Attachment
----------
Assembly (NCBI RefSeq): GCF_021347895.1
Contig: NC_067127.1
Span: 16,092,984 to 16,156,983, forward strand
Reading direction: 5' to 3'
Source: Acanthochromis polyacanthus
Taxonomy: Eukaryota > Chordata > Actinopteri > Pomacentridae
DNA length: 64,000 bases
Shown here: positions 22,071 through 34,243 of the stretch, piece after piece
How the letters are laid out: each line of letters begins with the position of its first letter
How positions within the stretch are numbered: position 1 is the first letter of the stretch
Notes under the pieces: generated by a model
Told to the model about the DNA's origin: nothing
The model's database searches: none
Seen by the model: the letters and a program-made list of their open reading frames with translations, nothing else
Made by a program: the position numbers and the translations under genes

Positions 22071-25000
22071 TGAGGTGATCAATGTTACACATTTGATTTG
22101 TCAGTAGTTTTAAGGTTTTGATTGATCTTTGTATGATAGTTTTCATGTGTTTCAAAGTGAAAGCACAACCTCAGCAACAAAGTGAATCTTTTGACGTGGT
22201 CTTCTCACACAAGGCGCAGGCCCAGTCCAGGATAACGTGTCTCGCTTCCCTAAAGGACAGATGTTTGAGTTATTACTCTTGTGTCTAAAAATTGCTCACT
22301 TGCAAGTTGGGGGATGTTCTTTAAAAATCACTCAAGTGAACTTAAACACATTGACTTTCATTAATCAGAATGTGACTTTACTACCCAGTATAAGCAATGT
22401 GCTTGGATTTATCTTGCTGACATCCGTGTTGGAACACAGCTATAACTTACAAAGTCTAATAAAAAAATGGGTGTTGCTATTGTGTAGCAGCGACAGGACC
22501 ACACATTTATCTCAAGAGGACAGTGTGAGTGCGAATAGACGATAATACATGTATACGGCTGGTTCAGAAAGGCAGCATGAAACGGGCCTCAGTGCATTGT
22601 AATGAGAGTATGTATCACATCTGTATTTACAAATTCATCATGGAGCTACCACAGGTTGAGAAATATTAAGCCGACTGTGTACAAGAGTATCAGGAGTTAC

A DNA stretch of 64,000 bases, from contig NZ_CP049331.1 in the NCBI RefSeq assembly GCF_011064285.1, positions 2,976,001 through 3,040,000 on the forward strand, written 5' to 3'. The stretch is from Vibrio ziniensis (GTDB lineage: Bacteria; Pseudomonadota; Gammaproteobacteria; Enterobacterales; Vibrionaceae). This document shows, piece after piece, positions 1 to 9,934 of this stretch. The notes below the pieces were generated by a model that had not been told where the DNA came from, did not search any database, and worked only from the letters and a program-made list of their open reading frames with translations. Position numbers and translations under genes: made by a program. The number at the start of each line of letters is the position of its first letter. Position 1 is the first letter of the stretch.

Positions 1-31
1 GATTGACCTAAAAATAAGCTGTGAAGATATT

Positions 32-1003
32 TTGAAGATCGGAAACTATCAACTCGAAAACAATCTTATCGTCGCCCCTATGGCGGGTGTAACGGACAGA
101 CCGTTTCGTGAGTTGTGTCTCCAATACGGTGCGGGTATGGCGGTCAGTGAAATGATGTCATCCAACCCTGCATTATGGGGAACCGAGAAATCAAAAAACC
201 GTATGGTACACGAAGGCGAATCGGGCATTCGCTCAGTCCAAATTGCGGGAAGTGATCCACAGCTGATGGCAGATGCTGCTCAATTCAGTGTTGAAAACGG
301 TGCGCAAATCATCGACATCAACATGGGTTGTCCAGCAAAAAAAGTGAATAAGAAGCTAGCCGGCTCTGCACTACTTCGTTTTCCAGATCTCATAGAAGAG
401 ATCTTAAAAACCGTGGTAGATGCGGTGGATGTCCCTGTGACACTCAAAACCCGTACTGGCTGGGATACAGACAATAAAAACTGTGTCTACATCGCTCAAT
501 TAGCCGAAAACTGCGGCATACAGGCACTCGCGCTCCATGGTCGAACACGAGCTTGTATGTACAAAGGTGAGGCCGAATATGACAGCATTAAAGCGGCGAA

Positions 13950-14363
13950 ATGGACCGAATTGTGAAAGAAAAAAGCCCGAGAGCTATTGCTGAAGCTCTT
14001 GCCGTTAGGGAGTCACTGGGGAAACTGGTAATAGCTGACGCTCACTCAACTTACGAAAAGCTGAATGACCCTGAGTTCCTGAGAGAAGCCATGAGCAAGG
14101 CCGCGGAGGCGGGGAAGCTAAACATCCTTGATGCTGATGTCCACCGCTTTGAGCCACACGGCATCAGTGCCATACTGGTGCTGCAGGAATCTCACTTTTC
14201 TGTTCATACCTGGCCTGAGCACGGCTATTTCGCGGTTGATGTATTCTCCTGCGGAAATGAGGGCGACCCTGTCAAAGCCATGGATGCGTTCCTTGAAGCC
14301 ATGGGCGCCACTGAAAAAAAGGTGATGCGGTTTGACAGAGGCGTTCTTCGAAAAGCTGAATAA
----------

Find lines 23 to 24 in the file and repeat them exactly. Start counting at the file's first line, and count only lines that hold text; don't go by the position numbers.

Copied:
22601 AATGAGAGTATGTATCACATCTGTATTTACAAATTCATCATGGAGCTACCACAGGTTGAGAAATATTAAGCCGACTGTGTACAAGAGTATCAGGAGTTAC

A DNA stretch of 64,000 bases, from contig NZ_CP049331.1 in the NCBI RefSeq assembly GCF_011064285.1, positions 2,976,001 through 3,040,000 on the forward strand, written 5' to 3'. The stretch is from Vibrio ziniensis (GTDB lineage: Bacteria; Pseudomonadota; Gammaproteobacteria; Enterobacterales; Vibrionaceae). This document shows, piece after piece, positions 1 to 9,934 of this stretch. The notes below the pieces were generated by a model that had not been told where the DNA came from, did not search any database, and worked only from the letters and a program-made list of their open reading frames with translations. Position numbers and translations under genes: made by a program. The number at the start of each line of letters is the position of its first letter. Position 1 is the first letter of the stretch.